“what are you most afraid of?”
…if he did have one fear, it would probably be of being wrong, or maybe of not being at all (as wrongness is both relative and a necessary step towards true correctness). He is afraid that he is not, or will not, consider the world around thim adequately. That he is/will not effetively understand why things are or should be. He’s mostly afraid that the thoughts that come out of his head don’t so much flow (let alone torrent) as much as trickle, and that out of the resulting pile of mental excrement very little of value for him, or for anyone else, will result.
It seems likely that he’s afraid of being stupid.
When he was in grade four (9 years old, the age when one first starts becomming aware of their own thoughts) he questioned whether those around him were sincerely themselves, or just actors. He asked this not because he thought that the was in a television show, or that he was being maliciously manipulated, but because he suspected that those around him were too much smarter than him to be in the same class.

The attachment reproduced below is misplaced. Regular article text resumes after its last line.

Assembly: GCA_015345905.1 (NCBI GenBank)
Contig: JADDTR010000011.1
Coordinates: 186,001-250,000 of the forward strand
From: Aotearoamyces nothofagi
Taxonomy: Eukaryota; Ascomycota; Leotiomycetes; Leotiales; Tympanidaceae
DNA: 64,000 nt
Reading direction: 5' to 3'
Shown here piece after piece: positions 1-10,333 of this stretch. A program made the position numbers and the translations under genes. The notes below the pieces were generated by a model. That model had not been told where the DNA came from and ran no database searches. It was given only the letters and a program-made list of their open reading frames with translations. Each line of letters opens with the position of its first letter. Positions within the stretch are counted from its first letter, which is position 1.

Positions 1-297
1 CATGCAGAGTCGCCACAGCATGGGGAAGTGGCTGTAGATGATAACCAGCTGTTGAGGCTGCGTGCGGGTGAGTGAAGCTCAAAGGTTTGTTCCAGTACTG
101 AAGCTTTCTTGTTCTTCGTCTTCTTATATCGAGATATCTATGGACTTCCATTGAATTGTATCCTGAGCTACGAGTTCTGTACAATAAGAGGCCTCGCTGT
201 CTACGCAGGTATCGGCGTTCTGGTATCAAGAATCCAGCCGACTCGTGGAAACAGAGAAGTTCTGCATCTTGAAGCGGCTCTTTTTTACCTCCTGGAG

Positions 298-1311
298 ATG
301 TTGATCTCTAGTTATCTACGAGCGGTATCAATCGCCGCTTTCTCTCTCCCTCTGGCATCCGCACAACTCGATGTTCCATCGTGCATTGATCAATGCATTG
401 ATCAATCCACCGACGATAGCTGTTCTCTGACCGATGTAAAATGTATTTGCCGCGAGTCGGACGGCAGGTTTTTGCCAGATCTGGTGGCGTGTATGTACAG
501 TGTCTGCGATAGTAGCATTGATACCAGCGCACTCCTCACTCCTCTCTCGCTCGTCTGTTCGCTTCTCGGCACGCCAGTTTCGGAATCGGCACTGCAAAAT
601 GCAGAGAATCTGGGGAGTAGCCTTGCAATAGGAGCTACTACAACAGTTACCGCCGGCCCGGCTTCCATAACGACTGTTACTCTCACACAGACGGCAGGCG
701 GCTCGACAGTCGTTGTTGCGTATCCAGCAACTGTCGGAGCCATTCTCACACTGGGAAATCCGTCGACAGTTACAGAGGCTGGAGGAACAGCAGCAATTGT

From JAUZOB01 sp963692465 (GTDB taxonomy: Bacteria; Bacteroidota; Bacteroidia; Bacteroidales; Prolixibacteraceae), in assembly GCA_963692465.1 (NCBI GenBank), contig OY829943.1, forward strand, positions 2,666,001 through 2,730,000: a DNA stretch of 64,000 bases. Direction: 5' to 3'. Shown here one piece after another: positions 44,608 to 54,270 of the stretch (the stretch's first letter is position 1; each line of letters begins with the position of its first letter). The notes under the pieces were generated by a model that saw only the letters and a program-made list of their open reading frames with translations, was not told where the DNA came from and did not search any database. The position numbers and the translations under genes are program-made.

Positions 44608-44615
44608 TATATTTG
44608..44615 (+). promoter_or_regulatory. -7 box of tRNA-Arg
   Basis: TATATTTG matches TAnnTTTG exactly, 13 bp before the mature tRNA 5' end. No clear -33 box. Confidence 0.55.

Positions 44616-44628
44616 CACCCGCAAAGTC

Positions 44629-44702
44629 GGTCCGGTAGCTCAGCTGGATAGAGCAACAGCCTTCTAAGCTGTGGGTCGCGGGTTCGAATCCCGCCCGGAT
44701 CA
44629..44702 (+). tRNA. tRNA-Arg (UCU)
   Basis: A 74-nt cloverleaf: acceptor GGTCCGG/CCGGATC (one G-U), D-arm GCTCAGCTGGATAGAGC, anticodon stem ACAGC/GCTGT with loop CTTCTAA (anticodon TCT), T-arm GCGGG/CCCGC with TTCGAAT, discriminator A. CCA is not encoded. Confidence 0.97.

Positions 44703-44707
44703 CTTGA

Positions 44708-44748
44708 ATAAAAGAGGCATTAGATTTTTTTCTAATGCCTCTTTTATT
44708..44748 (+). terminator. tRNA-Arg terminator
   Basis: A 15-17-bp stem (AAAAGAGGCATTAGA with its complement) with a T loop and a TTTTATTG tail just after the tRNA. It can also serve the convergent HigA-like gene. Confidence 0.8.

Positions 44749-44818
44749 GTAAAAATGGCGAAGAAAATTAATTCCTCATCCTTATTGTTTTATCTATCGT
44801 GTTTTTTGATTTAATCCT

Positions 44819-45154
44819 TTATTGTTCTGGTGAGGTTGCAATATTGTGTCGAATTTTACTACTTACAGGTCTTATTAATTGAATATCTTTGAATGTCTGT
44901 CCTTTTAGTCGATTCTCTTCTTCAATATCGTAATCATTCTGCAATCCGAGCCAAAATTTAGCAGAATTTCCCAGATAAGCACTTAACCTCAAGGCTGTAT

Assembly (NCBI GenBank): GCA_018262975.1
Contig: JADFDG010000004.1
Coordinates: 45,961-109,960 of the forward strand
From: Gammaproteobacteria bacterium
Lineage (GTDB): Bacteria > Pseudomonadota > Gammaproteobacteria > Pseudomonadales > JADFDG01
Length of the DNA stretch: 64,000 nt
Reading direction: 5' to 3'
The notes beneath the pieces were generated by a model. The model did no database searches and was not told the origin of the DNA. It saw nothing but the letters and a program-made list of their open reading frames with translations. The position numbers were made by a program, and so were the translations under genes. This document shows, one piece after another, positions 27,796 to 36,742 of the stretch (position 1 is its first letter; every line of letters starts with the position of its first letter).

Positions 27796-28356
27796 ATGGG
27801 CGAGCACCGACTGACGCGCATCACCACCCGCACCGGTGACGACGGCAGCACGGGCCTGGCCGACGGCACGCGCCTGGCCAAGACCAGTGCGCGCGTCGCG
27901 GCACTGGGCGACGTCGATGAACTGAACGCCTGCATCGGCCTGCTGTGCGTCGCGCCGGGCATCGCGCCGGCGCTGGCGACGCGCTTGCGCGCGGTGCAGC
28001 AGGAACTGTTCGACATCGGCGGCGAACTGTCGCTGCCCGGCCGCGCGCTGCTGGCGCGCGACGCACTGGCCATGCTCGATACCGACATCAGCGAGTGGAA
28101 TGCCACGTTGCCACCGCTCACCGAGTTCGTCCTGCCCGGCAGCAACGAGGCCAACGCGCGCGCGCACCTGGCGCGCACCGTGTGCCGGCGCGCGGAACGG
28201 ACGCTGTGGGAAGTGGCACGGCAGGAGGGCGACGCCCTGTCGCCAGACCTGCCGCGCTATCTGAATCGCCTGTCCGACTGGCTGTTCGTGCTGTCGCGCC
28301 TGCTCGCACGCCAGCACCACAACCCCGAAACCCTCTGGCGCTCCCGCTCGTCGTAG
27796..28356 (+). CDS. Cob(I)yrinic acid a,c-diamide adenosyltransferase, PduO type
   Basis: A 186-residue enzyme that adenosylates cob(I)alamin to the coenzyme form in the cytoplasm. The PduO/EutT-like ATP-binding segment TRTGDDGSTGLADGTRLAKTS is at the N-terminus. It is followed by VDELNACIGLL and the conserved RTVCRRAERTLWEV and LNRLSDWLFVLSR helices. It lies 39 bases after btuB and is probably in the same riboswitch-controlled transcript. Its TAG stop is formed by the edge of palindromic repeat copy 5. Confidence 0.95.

He thought that he was in some way mentally handicapped, and that he was being deceived into believing that he possessed normal intelligence so that his feelngs would be spared.
One could argue that such thought in fact display precociousness on the part of a child. But that would not comfort young Jeremy, and the anxiety associated with this consideration would seem to be the most common example of fear found throughout his life. It would also seem relevant to note that on the few occasions during which Jeremy considered the possiblity of not being, it was his academic life, rather than personal, that instigated the loathesome doubt.
He is also extremely scared of large insects, to which he attributes more intelligence and danger than they could possibly deserve.